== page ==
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Orthopedic Imaging

Diagnosing Orthopedic Conditions & Sports Injuries in Orange County

The tools and techniques used to diagnose and treat orthopedic conditions and sports injuries are constantly evolving. Today’s orthopedic surgeons and sports medicine doctors have a wide range of imaging and diagnostic tools at their disposal to help accurately diagnose musculoskeletal disorders and injuries affecting the bones, muscles, ligaments, tendons, cartilage, and the spine and neck.

Types of Orthopedic Imaging


X-rays show bones and are used to diagnose fractures and joint dislocations. Your orthopedist may also order an x-ray if they suspect a bone or joint is damaged from other conditions such as arthritis or osteonecrosis. The advantages of X-rays are that they are easy to obtain and offer useful information about bones and joints. However, X-rays are a series of overlapping shadows, showing only two dimensions of a particular body part. Today, most orthopedists use digital X-rays over traditional film X-rays. Digital X-rays use much less radiation and the images can be computer enhanced. Larger, clearer, color-enhanced images can result in a more accurate diagnosis. However, often times, three dimensions are necessary to get a complete understanding of a condition.

CT Scan

A CT scan (computed tomography) combines X-rays with computer technology to produce detailed, cross-sectional pictures of the body part being scanned. Your doctor may order a CT scan to diagnose a bone or spinal tumor or a fracture that doesn’t appear on X-rays. CT scans provides the doctor with a 3D view of a part of the body. CT Scans can also detect trauma to the chest, abdomen, pelvis, or spinal cord. Sometimes doctors may order a CT scan with contrast dye to better visualize the area being scanned. While CT scans give a very detailed picture of the anatomy of bones and joints, they can often be time-consuming, and patients are subjected to more radiation than with an x-ray. Additionally, CT scans are not very good at assessing soft tissue structures like tendons and ligaments.


Magnetic Resonance Imaging (MRI) is often used to evaluate soft tissue. MRI uses a magnetic field and a sophisticated computer system to give reliable and detailed images of soft tissues and bony structures. Your orthopedist may order an MRI to diagnose a torn muscle, ligament, tendon or cartilage, herniated disc, hip or pelvic problems, osteoarthritis and other conditions.

During an MRI, the patient sits or lies down in a machine that creates a magnetic field around the body. There is no radiation exposure to the patient. Some patients may find sitting or lying in the machine to be claustrophobic. However, there are different types of MRI scanners, including open MRI 1.5T and 3T strength machines, whole-body scanners, and extremity-specific units (those that only scan arms, legs, hands or feet). Patients who have any metal, pacemakers, or aneurism clips must inform their physician prior to any MRI scan.

Image-Guided Injections

An image-guided injections, allows your physiatrist to precisely place a small needle into the exact location to provide pain relief. Fluoroscopy (a type of low-does X-ray) is used to clearly view the area in real time, on a video monitor. This ensures exact placement of the needle during the procedure. Ultrasound-guided injections are a non-invasive approach to treating pain, inflammation and impaired mobility. Ultrasound technology captures live images of internal body structures through the application of high-frequency sound waves and allows the practitioner to visualize the treatment being delivered to the intended target and surrounding structures both before, during and after the procedure for my dynamic feedback to ensure the best placement of the medicine. Image-guided injections are used for many types of conditions including hip pain, knee pain, SI joint pain and lower back and cervical pain.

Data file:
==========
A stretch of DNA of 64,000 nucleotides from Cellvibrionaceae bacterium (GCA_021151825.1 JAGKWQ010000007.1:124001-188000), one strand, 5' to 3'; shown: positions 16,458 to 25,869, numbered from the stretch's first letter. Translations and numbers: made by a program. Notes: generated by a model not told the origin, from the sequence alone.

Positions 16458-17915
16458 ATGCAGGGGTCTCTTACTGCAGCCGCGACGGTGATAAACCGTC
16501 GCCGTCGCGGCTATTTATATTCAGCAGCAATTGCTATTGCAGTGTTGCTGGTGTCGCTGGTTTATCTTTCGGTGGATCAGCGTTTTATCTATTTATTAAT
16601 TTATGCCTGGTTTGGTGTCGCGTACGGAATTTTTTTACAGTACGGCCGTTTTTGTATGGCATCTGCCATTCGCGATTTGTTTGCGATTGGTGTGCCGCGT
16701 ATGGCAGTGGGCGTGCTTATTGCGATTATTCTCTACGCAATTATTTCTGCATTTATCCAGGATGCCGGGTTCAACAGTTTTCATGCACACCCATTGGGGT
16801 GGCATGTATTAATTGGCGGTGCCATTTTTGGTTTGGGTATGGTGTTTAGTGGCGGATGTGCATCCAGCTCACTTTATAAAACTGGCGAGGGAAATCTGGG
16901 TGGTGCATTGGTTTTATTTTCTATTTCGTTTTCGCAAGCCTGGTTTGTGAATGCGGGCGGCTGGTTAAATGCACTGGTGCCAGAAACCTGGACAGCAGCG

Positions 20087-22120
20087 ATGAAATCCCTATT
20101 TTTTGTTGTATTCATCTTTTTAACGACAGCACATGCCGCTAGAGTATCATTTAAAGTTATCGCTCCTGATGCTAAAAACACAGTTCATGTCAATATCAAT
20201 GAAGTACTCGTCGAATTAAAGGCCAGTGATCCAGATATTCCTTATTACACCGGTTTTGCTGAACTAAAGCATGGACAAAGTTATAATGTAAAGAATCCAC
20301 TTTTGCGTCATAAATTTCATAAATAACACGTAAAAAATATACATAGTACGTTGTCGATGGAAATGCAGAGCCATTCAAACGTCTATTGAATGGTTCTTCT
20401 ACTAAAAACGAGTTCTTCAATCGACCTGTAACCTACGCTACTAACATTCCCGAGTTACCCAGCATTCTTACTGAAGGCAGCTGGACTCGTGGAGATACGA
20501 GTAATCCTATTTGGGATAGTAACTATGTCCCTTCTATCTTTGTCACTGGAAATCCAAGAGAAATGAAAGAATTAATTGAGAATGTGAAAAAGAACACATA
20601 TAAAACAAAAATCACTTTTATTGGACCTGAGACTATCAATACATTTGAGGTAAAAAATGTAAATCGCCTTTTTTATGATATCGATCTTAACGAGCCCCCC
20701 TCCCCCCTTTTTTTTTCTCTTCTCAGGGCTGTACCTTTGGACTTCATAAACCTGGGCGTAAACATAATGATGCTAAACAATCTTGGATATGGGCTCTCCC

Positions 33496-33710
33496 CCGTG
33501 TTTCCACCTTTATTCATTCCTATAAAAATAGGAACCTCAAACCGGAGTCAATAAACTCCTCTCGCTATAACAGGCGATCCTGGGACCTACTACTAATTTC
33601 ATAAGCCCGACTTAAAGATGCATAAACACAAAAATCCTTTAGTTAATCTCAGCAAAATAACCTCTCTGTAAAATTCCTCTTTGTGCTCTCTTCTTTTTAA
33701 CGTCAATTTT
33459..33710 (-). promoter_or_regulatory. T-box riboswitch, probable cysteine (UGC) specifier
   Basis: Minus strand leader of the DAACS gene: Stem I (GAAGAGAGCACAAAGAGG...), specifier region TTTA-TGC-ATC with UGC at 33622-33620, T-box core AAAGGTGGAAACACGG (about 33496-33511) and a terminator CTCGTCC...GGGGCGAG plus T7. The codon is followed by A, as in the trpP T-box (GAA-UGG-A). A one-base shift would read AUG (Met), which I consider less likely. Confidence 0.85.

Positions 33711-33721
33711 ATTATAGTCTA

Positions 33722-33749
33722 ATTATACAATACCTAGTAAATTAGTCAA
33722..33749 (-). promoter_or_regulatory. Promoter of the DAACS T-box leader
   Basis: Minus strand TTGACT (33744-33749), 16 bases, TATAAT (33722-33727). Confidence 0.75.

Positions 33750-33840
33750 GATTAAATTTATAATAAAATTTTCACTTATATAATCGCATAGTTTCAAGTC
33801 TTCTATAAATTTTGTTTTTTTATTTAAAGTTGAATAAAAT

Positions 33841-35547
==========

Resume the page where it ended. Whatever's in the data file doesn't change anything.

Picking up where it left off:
DEXA Bone Density Scan

DEXA, or dual-energy X-ray absorptiometry, is the most common test for measuring bone density (the amount of calcium and other bone minerals in a segment of bone) and diagnosing osteoporosis. It is a low-dose X-ray test that helps to measure the strength and thickness (known as bone density or mass) of your bones.


Ultrasound is particularly helpful in evaluating tendons that sit just beneath the skin, such as the Achille’s tendon. The advantage of an ultrasound is that it is a noninvasive imaging technique and is safe for pregnant women, children, and patients with pacemakers and metal implants. Ultrasound uses sound waves to produce pictures of muscles, tendons, ligaments, joints and soft tissue throughout the body. The disadvantage is that the image quality may not be as detailed as an MRI, and the clarity can sometimes depend on the expertise of the person performing the test.

Orthopedic Imaging Services in Orange County

Many of our locations have on-site imaging services for X-ray, MRI and ultrasound imaging. If your orthopedist or sports medicine doctor orders any type of imaging that cannot be performed on-site, we have a list of radiology and imaging locations throughout Orange County to help provide the necessary diagnostic imaging required.

An NOI physician must order any in-house imaging done at one of our Newport Orthopedic Institute locations.

Hoag Outpatient Imaging Services >

To schedule an appointment, please call 949-764-5573 or 800-309-9729
Fax: 949-764-4299

NOTE: For HMO insurances, please allow 5-10 business days for authorization

Open System Imaging – Santa Ana >